The Making of the “Sweet and Sour” ‘White Lotus’ Opening Titles

One year ago, the opening credits for HBO’s The White Lotus pulsated on screens all over the world: simple, wallpaper-like graphics subtly undulating and accompanied by haunting music. The tropical images of monkeys, birds and fruit go perfectly with the sonic elements, teasing the character trajectories in the episodes to come, yet composer Cristobal Tapia de Veer and directors Katrina Crawford and Mark Bashore of Seattle studio Plains of Yonder tell THR that the three of them never worked together on it — it just became cohesive naturally.

“Cristobal was in Montreal, and we’re in Seattle,” says Bashore, “and we both took conversations from THR Magazine Mike White, and we didn’t talk and somehow we ended up with a nice combination.”

Adds Crawford, “Normally, our edits are very sound-driven, and we actually cut with some other music just to have something, but we knew that Cristobal was making the music and we’ve been longtime fans, so we felt really confident.”

Tapia de Veer says he tried different ideas for the opening sequence. “Mike wanted me to do music that feels like something is about to explode or somebody’s about to die,” he says. “Because of the slow pace, it feels like there’s something happening behind those images, or like you’re watching a shadows show. [There aren’t any] extreme images or violence, it’s just beautiful stuff happening, and I thought that was really interesting and very close to how I felt Mike wanted the show to be.”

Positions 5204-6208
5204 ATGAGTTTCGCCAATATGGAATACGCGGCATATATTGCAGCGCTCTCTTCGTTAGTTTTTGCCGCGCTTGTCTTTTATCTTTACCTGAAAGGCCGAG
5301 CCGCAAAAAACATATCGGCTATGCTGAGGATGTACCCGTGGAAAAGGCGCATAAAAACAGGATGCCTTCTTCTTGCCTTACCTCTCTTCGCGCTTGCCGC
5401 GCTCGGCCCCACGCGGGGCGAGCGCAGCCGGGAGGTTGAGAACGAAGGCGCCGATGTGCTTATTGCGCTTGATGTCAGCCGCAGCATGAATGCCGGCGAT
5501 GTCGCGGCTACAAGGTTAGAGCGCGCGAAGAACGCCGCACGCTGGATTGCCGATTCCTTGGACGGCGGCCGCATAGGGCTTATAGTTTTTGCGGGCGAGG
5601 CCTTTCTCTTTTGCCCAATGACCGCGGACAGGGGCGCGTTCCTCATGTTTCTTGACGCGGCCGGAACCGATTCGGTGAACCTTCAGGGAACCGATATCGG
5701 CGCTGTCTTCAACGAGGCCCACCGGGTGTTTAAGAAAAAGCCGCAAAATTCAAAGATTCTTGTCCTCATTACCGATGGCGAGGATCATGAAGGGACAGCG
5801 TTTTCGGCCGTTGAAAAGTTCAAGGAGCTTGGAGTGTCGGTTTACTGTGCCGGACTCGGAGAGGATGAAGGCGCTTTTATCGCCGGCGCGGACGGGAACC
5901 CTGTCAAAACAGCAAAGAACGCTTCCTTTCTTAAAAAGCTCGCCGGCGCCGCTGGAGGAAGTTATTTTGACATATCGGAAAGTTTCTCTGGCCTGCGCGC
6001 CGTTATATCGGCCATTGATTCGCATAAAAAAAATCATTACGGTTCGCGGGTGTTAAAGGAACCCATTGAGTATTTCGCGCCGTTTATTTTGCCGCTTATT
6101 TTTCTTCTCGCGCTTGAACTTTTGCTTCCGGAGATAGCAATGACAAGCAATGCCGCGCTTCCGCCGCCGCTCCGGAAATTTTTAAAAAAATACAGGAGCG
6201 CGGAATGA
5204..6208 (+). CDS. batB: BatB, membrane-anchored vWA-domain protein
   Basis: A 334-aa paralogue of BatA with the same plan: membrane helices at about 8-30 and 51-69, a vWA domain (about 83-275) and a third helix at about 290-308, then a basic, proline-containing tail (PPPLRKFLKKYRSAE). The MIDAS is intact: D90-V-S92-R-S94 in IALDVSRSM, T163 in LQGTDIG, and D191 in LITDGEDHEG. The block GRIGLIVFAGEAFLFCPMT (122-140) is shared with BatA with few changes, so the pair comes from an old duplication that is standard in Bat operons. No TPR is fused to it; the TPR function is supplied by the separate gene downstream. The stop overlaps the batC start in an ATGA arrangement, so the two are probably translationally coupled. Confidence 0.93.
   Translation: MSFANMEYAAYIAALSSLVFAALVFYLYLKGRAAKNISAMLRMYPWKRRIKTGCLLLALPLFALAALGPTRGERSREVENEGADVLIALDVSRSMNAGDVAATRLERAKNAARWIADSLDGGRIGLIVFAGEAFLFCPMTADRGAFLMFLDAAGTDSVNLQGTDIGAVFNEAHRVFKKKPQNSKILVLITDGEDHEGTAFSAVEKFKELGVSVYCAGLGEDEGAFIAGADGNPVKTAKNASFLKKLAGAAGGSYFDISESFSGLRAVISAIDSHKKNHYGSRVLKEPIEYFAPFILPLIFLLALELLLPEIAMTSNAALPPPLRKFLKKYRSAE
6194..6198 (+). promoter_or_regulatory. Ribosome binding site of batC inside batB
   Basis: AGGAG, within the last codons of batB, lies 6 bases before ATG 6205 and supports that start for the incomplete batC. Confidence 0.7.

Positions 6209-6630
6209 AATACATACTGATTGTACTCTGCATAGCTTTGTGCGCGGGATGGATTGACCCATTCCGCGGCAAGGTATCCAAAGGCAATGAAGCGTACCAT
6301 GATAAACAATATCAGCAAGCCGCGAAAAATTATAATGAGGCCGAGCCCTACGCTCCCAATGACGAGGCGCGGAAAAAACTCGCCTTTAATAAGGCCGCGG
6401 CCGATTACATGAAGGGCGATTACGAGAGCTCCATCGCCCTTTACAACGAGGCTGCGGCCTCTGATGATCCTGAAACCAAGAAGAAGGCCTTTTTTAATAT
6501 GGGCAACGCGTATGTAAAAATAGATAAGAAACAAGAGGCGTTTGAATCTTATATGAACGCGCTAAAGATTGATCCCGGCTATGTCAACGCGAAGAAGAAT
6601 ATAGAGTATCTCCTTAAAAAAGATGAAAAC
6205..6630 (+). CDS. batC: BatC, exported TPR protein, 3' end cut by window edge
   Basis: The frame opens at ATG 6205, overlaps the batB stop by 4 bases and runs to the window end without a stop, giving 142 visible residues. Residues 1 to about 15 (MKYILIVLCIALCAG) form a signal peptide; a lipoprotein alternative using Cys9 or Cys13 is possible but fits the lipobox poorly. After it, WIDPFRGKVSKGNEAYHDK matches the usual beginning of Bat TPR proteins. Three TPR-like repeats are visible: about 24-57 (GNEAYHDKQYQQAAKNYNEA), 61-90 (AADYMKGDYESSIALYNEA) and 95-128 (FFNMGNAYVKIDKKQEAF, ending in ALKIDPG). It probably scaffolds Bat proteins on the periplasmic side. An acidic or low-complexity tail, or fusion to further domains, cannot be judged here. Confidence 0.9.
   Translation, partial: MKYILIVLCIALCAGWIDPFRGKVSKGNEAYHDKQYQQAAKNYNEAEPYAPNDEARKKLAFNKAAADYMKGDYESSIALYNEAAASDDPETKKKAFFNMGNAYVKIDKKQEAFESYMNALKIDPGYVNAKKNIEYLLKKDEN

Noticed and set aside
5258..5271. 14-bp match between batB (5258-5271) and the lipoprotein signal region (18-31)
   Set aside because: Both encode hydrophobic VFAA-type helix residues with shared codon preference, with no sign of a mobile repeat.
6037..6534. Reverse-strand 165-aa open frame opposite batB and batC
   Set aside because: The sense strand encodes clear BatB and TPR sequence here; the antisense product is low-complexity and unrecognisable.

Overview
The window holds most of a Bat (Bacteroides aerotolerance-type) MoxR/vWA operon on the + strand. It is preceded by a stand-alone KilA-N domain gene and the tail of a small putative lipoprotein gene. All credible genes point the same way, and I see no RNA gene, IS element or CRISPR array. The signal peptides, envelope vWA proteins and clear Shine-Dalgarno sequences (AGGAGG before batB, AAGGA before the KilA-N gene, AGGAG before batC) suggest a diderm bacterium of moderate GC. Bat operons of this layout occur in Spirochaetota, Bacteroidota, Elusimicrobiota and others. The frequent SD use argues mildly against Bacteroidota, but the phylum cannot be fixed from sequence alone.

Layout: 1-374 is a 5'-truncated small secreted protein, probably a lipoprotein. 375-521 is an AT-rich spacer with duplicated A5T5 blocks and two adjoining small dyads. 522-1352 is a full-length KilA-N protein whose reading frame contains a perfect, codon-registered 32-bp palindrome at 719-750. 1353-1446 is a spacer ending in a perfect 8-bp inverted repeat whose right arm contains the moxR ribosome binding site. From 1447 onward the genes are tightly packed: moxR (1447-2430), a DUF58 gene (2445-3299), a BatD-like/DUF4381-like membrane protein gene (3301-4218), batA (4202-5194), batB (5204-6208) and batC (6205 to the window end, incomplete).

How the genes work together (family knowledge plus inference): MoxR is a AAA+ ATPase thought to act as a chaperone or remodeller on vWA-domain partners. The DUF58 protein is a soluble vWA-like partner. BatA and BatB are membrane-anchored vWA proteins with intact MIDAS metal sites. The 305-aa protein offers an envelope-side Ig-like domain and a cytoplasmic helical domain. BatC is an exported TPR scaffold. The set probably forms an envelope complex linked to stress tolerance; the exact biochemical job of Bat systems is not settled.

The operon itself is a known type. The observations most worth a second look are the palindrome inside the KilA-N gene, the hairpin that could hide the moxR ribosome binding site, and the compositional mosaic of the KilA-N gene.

Bashore and Crawford also had many different ideas for their opening sequence, but were eventually inspired by timeless credits of old Westerns. “They have this child’s storybook-like quality to them that’s like a portal into the world,” says Bashore. They worked on it for eight weeks, faster than their usual projects.

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“The wallpaper [idea] was a weird one because it doesn’t actually move,” says Bashore. “[We thought] this could be the most boring main title in the history [of TV]. We didn’t want flashy computer-generated pieces that look like 50 people on computers made them — it’s just not the way we make titles. We like simple but emotionally powerful work, and after you watch it, you’re like, ‘Oh, it’s so simple. But it’s so beautiful too.’ “

Crawford says that the psychological aspect of White’s script really helped the duo home in on what they wanted to do for the sequence. “There’s a lot of really keen observation of humans, and there’s so much material to work with. One term [Mike] used was ‘sweet-sour,’ and we really latched on to that. Then you’re reading the scripts, and you’re hearing that these different characters are staying in these different suites. And that’s where we launched from because we thought we can tell a tangential story.”

Tapia de Veer used voices from a Colombian mother and her daughter as well as his own labored breathing from playing the flute on the track. “The breathing somehow became a thing for people; I heard lots of people saying they [felt] anxiety. But it wasn’t all calculated. I was actually lacking oxygen, so maybe you can hear that. The rest is really only drums, tribal stuff, [like] tribal flutes. It started to make sense to have the screaming voices for certain things about the show: for the abuse, colonialism, and so there’s an aspect of the show that I feel is in the music represented. It was never about doing Hawaiian music or mimicking or representing Hawaiian culture with my sounds or anything like that. It’s more about the drama going on in [the show].”

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This story first appeared in the Aug. 3 issue of The Hollywood Reporter magazine. Click here to subscribe.